A federal program with bipartisan support in Congress has helped Maurice Smith, who served 27 years in prison, earn a four-year degree while he was incarcerated. Now that he’s been released, he told us he wanted to “rewrite my life story.”
BALTIMORE — Maurice Smith stood anxious and alone, as the crowd of graduates around him hugged and chatted a few feet away. He was cloaked in the same black gown and donned the same black cap, but that was about all that he and the rest of Goucher College’s Class of 2019 had in common.
When they were 19, they were starting college. When he was 19, he was starting a prison sentence for murder that would last 27 years, one month and seven days — longer than his fellow graduates had been alive.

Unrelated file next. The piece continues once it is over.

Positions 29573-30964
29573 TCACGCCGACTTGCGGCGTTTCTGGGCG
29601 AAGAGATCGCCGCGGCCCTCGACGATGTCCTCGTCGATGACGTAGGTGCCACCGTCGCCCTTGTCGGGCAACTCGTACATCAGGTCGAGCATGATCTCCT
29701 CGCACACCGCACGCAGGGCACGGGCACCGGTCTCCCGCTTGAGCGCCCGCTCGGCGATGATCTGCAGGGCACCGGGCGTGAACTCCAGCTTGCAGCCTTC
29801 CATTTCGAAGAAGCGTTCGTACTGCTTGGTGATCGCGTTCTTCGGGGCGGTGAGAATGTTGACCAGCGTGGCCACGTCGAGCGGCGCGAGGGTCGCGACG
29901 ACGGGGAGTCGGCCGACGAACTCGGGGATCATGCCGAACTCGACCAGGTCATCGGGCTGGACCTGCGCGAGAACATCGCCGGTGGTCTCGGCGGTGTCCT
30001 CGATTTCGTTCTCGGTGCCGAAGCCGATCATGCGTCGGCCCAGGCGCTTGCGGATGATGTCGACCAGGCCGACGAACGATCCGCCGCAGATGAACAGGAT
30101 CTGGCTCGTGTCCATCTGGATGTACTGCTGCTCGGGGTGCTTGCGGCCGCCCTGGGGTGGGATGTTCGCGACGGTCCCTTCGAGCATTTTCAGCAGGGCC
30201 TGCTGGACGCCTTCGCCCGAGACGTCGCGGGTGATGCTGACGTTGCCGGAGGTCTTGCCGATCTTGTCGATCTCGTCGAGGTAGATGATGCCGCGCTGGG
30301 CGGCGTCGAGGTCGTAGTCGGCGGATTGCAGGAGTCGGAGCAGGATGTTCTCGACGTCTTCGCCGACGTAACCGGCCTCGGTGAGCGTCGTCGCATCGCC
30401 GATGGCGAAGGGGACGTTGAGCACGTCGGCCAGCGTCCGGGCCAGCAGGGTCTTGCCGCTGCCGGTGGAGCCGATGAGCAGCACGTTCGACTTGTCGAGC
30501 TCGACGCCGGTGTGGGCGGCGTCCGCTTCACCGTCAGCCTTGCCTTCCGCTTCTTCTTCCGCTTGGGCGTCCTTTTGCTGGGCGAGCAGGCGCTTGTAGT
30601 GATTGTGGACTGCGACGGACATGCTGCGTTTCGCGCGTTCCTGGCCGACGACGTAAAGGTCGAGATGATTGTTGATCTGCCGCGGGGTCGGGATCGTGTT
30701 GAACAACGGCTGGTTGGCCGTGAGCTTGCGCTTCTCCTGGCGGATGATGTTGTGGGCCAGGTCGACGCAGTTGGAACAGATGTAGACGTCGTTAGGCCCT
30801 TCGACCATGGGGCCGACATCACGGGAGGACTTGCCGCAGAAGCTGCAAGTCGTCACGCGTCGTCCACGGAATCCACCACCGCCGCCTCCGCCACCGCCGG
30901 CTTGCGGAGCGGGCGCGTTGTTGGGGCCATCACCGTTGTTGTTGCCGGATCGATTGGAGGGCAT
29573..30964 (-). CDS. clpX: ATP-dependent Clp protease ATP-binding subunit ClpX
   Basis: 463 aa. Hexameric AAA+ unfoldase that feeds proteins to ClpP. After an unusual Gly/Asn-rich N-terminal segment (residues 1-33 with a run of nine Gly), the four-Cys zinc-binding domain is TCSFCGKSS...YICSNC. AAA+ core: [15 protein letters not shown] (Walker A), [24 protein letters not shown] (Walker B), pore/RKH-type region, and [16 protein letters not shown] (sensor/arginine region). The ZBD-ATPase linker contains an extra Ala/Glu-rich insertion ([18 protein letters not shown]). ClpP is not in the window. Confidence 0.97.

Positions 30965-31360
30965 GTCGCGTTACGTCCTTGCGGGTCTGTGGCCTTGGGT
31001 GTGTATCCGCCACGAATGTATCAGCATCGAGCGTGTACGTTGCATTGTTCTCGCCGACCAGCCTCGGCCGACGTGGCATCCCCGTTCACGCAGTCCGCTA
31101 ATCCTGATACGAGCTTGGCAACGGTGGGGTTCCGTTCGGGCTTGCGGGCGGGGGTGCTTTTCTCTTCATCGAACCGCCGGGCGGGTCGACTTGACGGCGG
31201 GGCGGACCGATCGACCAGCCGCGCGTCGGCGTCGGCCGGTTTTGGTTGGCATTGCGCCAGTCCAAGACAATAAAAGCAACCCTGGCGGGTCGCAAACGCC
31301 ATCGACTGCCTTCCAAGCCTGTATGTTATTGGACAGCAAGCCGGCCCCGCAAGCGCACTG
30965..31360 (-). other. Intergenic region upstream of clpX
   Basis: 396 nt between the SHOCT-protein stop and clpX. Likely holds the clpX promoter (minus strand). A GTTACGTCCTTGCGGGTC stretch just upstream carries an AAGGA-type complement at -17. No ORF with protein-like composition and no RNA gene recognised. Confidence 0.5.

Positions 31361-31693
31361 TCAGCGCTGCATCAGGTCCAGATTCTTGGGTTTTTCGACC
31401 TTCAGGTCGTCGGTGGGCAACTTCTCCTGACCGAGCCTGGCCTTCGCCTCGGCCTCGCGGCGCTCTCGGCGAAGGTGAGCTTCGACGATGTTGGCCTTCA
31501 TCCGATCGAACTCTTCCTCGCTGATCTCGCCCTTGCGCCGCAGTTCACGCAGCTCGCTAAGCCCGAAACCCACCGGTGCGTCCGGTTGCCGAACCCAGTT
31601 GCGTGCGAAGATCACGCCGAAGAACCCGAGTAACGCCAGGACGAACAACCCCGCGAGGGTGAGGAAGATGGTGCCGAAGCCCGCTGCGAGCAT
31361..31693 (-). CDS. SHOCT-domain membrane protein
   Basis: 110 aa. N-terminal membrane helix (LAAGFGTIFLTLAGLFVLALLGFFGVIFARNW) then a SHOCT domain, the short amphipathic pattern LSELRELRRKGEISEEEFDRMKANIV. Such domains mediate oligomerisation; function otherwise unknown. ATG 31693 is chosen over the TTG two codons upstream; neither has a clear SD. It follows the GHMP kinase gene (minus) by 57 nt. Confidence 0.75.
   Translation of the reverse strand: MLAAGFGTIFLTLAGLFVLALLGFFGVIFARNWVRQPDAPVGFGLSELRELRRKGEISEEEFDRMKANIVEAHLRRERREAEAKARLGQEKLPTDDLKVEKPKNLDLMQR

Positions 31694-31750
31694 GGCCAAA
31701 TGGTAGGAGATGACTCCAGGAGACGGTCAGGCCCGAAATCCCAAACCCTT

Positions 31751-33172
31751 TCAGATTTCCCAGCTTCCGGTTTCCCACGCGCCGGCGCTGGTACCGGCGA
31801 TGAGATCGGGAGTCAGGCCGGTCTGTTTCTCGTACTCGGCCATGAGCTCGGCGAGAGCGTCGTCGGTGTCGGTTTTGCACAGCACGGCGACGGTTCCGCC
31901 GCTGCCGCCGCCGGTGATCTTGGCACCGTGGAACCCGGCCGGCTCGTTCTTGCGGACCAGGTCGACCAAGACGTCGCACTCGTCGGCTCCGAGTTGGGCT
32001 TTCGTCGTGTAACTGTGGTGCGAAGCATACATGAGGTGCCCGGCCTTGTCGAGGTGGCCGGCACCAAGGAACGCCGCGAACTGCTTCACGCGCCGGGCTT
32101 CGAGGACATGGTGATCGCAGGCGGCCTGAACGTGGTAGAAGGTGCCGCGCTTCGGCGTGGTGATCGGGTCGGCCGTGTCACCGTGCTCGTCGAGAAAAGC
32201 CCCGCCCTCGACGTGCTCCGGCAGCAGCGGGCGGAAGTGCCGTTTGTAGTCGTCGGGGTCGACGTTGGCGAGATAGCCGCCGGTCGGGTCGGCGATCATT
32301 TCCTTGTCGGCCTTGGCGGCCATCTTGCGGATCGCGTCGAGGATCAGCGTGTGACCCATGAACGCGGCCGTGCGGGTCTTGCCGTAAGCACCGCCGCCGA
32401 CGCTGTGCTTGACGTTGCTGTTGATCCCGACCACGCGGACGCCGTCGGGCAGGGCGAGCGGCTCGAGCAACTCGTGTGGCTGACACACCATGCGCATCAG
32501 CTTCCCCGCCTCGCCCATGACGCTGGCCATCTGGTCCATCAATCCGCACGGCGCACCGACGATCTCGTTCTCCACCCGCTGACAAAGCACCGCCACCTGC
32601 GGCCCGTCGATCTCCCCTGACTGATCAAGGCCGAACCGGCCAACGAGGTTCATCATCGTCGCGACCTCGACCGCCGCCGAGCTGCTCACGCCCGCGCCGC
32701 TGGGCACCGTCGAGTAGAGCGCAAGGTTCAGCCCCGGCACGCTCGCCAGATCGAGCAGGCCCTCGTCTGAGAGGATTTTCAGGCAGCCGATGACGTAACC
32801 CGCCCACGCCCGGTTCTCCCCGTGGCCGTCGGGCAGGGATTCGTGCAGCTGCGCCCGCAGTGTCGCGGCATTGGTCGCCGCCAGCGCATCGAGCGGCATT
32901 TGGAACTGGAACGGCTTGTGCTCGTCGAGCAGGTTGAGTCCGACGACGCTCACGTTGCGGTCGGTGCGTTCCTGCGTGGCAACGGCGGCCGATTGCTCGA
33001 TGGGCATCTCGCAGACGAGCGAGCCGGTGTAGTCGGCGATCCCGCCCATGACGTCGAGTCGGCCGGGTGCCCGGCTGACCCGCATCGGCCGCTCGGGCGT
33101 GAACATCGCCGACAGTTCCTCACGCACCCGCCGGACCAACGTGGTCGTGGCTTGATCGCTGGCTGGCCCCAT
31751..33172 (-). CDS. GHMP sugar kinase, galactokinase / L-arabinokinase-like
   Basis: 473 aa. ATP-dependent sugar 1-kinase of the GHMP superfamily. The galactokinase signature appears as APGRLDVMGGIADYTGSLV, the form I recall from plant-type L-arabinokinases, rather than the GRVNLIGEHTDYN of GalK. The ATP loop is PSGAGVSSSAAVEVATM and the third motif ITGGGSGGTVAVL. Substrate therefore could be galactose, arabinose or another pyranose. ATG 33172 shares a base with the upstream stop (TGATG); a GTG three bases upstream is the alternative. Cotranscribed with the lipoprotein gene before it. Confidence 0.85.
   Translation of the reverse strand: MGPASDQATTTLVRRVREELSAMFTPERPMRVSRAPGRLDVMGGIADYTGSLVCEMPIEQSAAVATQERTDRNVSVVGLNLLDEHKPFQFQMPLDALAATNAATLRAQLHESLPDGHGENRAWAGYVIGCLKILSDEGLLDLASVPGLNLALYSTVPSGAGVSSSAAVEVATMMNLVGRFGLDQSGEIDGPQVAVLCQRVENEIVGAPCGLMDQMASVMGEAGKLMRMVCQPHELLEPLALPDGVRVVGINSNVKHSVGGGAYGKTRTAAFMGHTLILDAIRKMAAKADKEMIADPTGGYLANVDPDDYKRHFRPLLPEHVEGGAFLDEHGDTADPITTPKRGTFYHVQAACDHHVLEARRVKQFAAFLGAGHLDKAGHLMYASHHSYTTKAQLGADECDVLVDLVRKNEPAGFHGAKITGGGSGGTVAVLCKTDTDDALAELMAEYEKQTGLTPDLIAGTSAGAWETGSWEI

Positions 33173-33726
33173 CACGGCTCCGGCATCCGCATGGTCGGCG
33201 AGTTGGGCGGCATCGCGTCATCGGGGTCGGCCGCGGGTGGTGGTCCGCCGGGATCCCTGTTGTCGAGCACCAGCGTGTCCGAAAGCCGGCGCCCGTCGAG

“There are many roads to this moment,” said Mr. Smith, 47, as he held up the cellphone he had recently learned to use and snapped a picture of himself against a backdrop of squares and tassels. “They took theirs. I took mine. But we’re all here.”
Mr. Smith’s journey from incarceration to college graduate has been cheered on by a bipartisan and ideologically diverse coalition that has pressed the case for criminal justice. The path he took was quietly extended in the last year to thousands of other prisoners across the country. Mr. Smith was able to complete his bachelor’s degree through the Goucher Prison Education Partnership while serving at the Maryland Correctional Institution in Jessup, using federal Pell grants offered through a pilot program called Second Chance Pell.